This means taking dramatic steps to make the public realm -- the streets, sidewalks and public spaces -- more of a community gathering place. That is more green, comfortable, pedestrian and bike-friendly, and much less auto-centric, by adding transit, especially streetcars, to the mix.

An expensive and romantic vision perhaps? But thriving and prosperous cities are rooted in economic reality because they have distinction and character. As Ada Louise Huxtable, urbanist and former New York Times architecture critic put it:

"It is just those 'uneconomic' assets of history and style that must be used as the basis of rebuilding to achieve the kind of vitality and interest that attract the sort of money and activity that add up to the elusive creation of an attractive urban life."

Inspiring confidence is the city's stellar performance during the recent storm due to the efficiencies of urban densities and infrastructure, and the substantial power of large and professional public works, fire and police departments. In other words, Hartford is already not only a beautiful and interesting place to live, but a convenient and safe one as well. Build on that.

Toni Gold is a transportation consultant, a member of the board of the Connecticut Main Street Center, and a member of the Place Advisory Board.

LEARNING KEY TO VITALITY

By JAMES F. JONES Jr.

An educated city is a vibrant city, and there is no doubt that Hartford's future is closely tied to the educational opportunities -- kindergarten through college -- it offers its citizens.

To that end, I am pleased to congratulate Mayor Pedro Segarra on his election, particularly as one of his key campaign issues was the need to improve city schools. I stand with the mayor in his desire to strengthen this all-important resource, and I call on him to make education a cornerstone of his work in the next four years.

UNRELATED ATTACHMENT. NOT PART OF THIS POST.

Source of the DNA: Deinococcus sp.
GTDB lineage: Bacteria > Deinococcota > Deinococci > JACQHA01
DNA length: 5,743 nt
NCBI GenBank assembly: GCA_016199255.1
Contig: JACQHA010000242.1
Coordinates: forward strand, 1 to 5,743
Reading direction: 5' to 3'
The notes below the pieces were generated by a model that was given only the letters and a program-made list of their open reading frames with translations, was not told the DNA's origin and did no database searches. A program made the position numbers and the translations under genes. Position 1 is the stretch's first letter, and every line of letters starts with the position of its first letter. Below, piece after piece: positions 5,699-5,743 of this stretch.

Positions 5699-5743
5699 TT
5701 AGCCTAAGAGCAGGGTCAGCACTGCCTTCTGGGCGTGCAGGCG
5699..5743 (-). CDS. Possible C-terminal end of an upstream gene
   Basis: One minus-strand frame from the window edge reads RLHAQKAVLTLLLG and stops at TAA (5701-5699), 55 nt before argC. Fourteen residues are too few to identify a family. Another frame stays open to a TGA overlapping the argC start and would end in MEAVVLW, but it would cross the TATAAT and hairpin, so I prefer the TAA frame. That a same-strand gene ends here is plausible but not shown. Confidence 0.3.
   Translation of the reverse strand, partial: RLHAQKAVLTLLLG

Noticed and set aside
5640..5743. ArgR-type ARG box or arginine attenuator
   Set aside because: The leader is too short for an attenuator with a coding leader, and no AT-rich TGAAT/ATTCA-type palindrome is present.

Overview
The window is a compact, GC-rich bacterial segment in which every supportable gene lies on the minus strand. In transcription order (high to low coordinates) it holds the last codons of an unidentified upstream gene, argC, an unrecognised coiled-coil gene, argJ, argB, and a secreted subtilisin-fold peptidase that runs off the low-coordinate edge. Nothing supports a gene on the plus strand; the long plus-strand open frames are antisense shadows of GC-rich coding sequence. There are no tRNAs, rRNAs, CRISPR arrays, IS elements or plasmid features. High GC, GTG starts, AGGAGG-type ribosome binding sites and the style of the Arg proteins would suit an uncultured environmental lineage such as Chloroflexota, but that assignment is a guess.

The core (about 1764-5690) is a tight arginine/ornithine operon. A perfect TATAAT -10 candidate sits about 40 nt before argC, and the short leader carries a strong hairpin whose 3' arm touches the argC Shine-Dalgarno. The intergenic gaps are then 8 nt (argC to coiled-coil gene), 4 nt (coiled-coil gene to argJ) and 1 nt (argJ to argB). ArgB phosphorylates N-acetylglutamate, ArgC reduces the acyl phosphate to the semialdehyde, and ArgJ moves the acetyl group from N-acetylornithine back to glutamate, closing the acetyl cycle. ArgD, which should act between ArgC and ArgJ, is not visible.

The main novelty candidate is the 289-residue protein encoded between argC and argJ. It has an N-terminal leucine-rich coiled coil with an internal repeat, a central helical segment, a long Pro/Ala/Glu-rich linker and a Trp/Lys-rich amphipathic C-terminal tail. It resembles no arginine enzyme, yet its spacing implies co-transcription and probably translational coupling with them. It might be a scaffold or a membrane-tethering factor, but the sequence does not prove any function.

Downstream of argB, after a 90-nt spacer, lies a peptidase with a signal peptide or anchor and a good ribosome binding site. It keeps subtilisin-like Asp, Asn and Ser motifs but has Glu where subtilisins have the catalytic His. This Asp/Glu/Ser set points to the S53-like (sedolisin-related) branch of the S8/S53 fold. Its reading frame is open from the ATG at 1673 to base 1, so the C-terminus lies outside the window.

Analyze any successful city, and you will discover that one essential element of its strength is a substantial middle class -- people whose educational levels and financial resources enable them to build businesses, volunteer for the community good and participate in the arts.

The key to elevating and attracting this population is quality education. There is no more powerful instrument for ensuring the future of our city than strong educational institutions working together to provide the best education for our children.

Much of what we need is already in place. Greater Hartford is home to more than a half-dozen colleges and universities, many of which have already formed partnerships with Hartford schools, and there is a desire in all quarters to improve the city's public education.

My vision for our future includes expanded linkages among all these elements to create an environment in which the needs of business, the medical community, the arts, neighborhoods and families are met through collaborations that make Hartford a center for learning and living.

James F. Jones Jr. is president of Trinity College and Trinity College professor in the humanities.

VISITING IN 2020

By PAMELA TROTMAN REID

As I look into the future of downtown Hartford, I see people picnicking in Bushnell Park while children enjoy the carousel and playground. Tourists are clicking photos of the historic sites and the Wadsworth Atheneum Museum of Art's new wing. Professionals are shopping at the Farmers Market in Traveler's Square. And folks are browsing kiosks that line the park, hoping to get a bargain on Hartford memorabilia.

Students from Saint Joseph College School of Pharmacy hurry back to class after their lunch break. Other students head off to the new downtown mall. In the mall a thriving wellness center provides affordable health services.

Hartford in 2020 has met the challenge of providing housing for these budding professionals. Residential areas have attracted people to live and work in the city. The mayor of Hartford has emulated the successes of Chicago and other urban areas by creating a welcome environment for all.

Imagine the excitement when the Hartford Consortium for Higher Education receives a gift from the city -- a vacant lot on which to build a residence hall. The governor, who wants to encourage this public-private partnership, matched the city's gift with a bond to launch a project bringing Saint Joe's and other universities together to build housing for students and faculty -- creating the synergy for retail and other activities to follow.

Hartford, our capital, has become an urban campus, a vibrant metropolis and a destination for citizens as it moves into the future with confidence and positive energy.

Pamela Trotman Reid is president of Saint Joseph College.

Copyright © 2014, Los Angeles Times